Home The Washington Diplomat January 2015 Little Extras Go Long Way To Help Hotels Stand Out

Little Extras Go Long Way To Help Hotels Stand Out

Little Extras Go Long Way To Help Hotels Stand Out

With almost 30,000 hotel rooms within Washington’s borders, hoteliers looking to differentiate themselves have their work cut out for them. Besides location and brand recognition, perhaps one of the best ways they can rise above the rest is through the amenities they offer. And we’re not talking about brand-name soap and shampoo in the bathroom.

To attract some of the millions of visitors who come to the nation’s capital — a record 19 million in 2013, to be precise, according to Destination DC, which markets the city as a choice locale — hotels go all out. Here’s a look at some of the high-end enticements.

The Ritz-Carlton, Washington D.C.
1150 22nd St., NW

A name synonymous with luxury, the Ritz stands out in the hospitality crowd by wowing guests on arrival by providing them with a slice of home.

Photo: Ritz-Carlton
The Ritz-Carlton learns about its guests beforehand to tailor the amenities it offers to them.

“We spend a lot of time customizing amenities,” said Kate MacInnis, area director of diplomatic and international sales. “We really focus on the culture.”

For example, if the guest is from Japan, the hotel provides menus in Japanese, a welcome amenity with tea and a kettle, and a cherry blossom-inspired sweet. It will also subscribe to TV channels and newspapers from guests’ homelands.

“We try to get as much information ahead so it’s a smooth and seamless visit,” MacInnis said. “It’s not just trying to have blanket amenities. Everything is thought out.”

It wasn’t always this way. Guests used to get fruit and water on arrival until hotel workers noticed that sometimes the welcome tray went untouched. Now hotel staff are in close contact with guests before they arrive to ensure they have their favorite treats on hand.

“For a Middle Eastern guest, their expectation is to have a large fruit presentation, but not everyone likes to have a huge thing of fruit upon their arrival,” MacInnis said. “Maybe they just want their favorite energy bar and infused water. Sometimes less is more.”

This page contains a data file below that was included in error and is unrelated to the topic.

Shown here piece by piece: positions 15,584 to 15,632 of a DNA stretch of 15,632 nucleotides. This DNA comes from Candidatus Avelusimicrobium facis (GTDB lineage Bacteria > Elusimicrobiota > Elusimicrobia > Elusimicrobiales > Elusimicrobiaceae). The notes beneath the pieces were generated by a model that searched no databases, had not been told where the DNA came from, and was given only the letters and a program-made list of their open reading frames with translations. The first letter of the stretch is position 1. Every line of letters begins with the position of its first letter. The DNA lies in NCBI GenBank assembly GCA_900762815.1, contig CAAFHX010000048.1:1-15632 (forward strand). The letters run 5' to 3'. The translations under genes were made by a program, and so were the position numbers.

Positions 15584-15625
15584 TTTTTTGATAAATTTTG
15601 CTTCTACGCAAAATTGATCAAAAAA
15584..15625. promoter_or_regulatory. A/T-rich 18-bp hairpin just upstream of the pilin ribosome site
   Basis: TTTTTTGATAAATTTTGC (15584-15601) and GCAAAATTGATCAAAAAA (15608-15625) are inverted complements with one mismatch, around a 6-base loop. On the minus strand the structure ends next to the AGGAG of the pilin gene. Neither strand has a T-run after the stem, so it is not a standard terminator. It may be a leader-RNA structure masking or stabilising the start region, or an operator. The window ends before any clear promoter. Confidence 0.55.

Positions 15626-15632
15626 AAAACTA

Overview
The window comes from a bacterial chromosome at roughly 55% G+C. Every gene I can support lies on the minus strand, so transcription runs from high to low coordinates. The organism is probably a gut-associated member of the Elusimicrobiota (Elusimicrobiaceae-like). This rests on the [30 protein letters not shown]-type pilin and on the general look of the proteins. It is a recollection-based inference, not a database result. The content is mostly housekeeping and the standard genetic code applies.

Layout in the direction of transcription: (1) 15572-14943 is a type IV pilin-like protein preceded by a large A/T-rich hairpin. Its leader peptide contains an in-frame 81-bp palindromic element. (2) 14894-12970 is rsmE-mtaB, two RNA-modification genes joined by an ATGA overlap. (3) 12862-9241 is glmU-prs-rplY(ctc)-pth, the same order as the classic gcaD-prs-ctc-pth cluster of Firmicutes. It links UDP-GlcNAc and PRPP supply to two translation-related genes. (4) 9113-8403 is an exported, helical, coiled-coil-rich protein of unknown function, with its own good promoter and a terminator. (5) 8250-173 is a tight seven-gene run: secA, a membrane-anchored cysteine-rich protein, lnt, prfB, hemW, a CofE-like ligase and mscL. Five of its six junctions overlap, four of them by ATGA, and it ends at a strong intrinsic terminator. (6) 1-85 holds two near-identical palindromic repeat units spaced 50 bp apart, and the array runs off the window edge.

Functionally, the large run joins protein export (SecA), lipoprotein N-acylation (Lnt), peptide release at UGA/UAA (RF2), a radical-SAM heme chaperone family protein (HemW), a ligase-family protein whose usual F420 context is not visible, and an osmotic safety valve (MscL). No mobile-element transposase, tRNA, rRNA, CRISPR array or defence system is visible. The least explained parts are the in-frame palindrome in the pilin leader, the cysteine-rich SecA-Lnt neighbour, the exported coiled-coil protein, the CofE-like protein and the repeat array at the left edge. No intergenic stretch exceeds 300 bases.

Overall, eating habits have changed. That’s led the hotel to revamp its in-room offerings — a process that’s about two-thirds of the way done, MacInnis noted.

Additionally, health-conscious guests have access to the adjacent Equinox Sports Club, a popular big-box gym that offers state-of-the-art weight training and cardio machines in addition to popular classes such as group cycling. For more outdoorsy workouts, the hotel has a morning jogging station at the entrance outfitted with towels, water, energy bars and jogging maps.

The hotel recently renovated its three suites based on staff observations and guest feedback. One notable change, MacInnis said, is ensuring guests have ample seating in the living room because most of the business conducted in the suites is diplomatic in nature and requires space for meetings.

“We also made sure the suites have at least one bilateral seating arrangement,” she said. “There are two equal chairs so that if someone is coming with a one-on-one — often you would see the president in the Oval Office by the fireplace and you’d see one sitting one side and one sitting on the other in the same type of chair — we make sure we have that type of arrangement in each suite as well.”

Capella Washington D.C., Georgetown
1050 31st St., NW

Its founding father, Horst Schulze, was president and chief operating officer of the Ritz-Carlton Hotel Company, so it should come as no surprise that the Capella brand is built on a philosophy of lavishness. A newer kid on the D.C. hotel block, having opened in April 2013, the 49-room Georgetown Capella is staffed by workers who are eager to help.

Photo: Robert Reck / Capella
The Capella in Georgetown offers an intimate experience.

“We wanted to be able to offer something that had not been seen in the marketplace or experienced by the luxury traveler,” said Michael Katigbak, the hotel’s director of sales and marketing.

It surveyed travelers and developed a four-pronged philosophy: exclusivity, experiences, loyalty and service.

The first step to exclusivity is keeping the hotels small, Katigbak said. D.C.’s Capella is one room shy of the brand’s usual 50 to 100 rooms.

“That really allows us to create a personalized experience to the guest, create one-to-one opportunities for service and allow our service professionals to really make a connection with the guests,” he said.

Keeping parts of the building off-limits to non-guests is another way Capella helps guests feel special. Its Living Room is a cozy space with couches, a marble fireplace and a chandelier from the French Embassy where guests can hold informal business meetings or families can play Scrabble after a day of sightseeing. The rooftop bar and lounge, including the pool, are also available only to guests.

At Capella, creating experiences means working with local entities on unique opportunities. For example, guests can share a three-course meal in the hotel’s Grill Room restaurant with an astronomer from the University of Maryland, who can speak about the latest developments in the field before going to the rooftop to stargaze using professional-grade equipment.

To usher in winter, the Capella has also crafted signature warm welcome cocktails featuring seasonal ingredients — with warn Darjeeling tea in the Rye Ginger Toddy, freshly grated ginger in the Apple Ginger Fizz and Guayaquil chocolate in the Hot Coco.